The WordPress.com stats helper monkeys prepared a 2013 annual report for this blog.
Here’s an excerpt:
A New York City subway train holds 1,200 people. This blog was viewed about 3,900 times in 2013. If it were a NYC subway train, it would take about 3 trips to carry that many people.
Click here to see the complete report.
If you like/love horses, you will probably enjoy watching my reportage of this year’s edition of ‘Knokke Arabians’ (see http://www.knockearabians.com/videos/).
Bukavu, August 11th. Shooting a documentary in Uganda, South Sudan and the ‘Democratic‘ Republic of Congo, we only accidentally pass Bukavu’s cathedral, a colonial heritage in light Provençal blue, and hear what sounds like women singing. Although the church is full, the music comes from outside the church. Women, men and children are rehearsing the Assumption of Mary into Heaven, which they will celebrate on August 15th. It’s a colourful bunch, but what strikes the most is their joy, the light in dark eyes, that unequivocal joie de vivre preferably finding its way in music, singing, dancing, in things they can enjoy together. Conviviality is highly cherished in Congo.
At first, some people are shy, being confronted with a ‘muzungu’ (white person) taking photo’s, some are reluctant, some even hide behind their text page. But those who accept the game of being teased with humour or those I depict in that very moment they thought being unobserved, some who suddenly show audacity even, brought me a series of expressive photographs showing the so charming beauty of the Congolese, men, women and children alike. It is, however, a beauty against all odds. The country is in a deplorable state, corruption rules, democracy is merely a word.
People do still get married. And I do love being their photographer, their reporter.
If anytime you would feel like becoming a vegetarian: pay a visit to the Anderlecht (Brussels, Belgium) slaughterhouses.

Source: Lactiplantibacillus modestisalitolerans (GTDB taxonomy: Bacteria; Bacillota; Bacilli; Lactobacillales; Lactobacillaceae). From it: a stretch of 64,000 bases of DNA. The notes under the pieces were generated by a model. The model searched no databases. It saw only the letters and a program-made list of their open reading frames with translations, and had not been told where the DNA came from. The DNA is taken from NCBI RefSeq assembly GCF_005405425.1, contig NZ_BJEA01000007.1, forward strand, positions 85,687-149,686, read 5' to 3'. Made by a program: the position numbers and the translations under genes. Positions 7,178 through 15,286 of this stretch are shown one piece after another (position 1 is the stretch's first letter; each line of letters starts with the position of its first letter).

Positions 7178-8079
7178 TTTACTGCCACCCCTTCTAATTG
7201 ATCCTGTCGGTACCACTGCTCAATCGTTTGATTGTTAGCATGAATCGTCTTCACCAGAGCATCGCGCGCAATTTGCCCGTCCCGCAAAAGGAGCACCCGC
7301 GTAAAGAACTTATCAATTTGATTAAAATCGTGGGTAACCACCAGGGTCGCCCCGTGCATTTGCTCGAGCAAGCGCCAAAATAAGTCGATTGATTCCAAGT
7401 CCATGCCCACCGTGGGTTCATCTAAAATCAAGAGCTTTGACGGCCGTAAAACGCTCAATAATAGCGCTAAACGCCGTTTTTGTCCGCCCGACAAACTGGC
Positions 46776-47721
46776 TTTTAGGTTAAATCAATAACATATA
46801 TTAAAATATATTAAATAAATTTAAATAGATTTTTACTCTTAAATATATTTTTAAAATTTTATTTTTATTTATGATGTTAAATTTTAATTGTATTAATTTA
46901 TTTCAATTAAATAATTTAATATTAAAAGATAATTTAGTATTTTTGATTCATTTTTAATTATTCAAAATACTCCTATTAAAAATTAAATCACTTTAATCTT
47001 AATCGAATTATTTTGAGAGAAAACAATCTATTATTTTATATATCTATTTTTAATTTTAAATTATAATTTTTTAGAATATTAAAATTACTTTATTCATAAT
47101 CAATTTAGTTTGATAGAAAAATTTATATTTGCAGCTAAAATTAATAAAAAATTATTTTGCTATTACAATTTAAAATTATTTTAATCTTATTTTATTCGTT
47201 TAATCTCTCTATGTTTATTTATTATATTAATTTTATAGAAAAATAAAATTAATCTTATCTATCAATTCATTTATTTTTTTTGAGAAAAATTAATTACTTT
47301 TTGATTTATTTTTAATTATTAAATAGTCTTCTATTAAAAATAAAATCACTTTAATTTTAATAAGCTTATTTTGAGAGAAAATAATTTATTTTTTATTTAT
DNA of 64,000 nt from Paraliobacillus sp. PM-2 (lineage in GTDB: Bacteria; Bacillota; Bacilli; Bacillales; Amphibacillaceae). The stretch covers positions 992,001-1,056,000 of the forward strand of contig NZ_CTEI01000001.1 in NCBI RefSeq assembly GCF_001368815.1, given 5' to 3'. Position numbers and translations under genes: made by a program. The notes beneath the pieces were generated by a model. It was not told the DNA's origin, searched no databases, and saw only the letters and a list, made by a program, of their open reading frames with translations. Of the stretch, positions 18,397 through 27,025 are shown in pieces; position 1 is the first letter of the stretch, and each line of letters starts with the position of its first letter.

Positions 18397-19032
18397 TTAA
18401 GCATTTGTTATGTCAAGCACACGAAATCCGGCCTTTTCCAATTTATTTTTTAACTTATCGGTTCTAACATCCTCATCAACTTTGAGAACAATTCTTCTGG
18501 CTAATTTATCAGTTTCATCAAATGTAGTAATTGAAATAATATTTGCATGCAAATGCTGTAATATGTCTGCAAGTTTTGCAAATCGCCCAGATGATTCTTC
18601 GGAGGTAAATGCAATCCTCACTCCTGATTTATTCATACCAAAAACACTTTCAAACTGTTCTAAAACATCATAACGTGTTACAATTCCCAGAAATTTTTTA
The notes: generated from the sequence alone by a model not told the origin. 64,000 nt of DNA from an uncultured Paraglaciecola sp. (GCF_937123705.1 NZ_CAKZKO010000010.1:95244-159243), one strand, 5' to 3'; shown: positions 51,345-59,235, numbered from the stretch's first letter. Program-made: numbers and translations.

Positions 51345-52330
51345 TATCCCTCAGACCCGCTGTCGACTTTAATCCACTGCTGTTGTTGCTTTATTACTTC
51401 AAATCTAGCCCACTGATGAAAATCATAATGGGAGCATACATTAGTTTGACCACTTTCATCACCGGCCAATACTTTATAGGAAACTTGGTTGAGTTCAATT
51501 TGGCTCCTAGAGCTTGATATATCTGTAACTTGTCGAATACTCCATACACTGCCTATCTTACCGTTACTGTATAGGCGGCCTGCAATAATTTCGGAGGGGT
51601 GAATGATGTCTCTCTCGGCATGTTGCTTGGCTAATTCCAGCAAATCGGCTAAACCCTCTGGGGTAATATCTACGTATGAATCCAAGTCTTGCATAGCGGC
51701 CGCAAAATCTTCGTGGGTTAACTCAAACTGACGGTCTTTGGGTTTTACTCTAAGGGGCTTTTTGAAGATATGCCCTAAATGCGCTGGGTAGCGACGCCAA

Some month ago, ‘De Standaard’ (newspaper) asked me to go there and ‘see if I could shoot anything’, as allegedly quite a few Roumanians were working there illegally, working very long hours for around 60 euro a day. Today, police and social inspection busted into the slaughterhouses and checked everyone inside, yet so far have not communicated about their findings.
A regional hospital in Flanders (Brussels region) asked me to produce a photo series about nurse practitioners. There is a shortage of them (in many parts of Western Europe) and the hospital wanted to set up activities to promote the profession. One of those initiatives is a book with very personal testimonials and photos. They asked me to focus on hands and to try to tell the story of what nurses mean to people showing mainly hands. They wished to have black and white photographs.
Tropical Storm Isaac pushed over Cuba on Saturday after sweeping across Haiti’s southern peninsula, where it caused flooding and at least four deaths, adding to the misery of a poor nation still trying to recover from the terrible 2010 earthquake. Isaac’s center made landfall just before midday near the far-eastern tip of Cuba, downing trees and power lines. In the picturesque city of Baracoa, the storm surge flooded the seaside Malecon and a block inland, destroying two homes. We were on our way from Toronto to Havana at that time, when the plane suddenly made a Isaac-related U-turn. Upon arrival finally in Havana, there was still heavy weather, but nothing like a hurricane. I shot these photos in Cienfuegos, shortly after the hurricane had hit Cuba.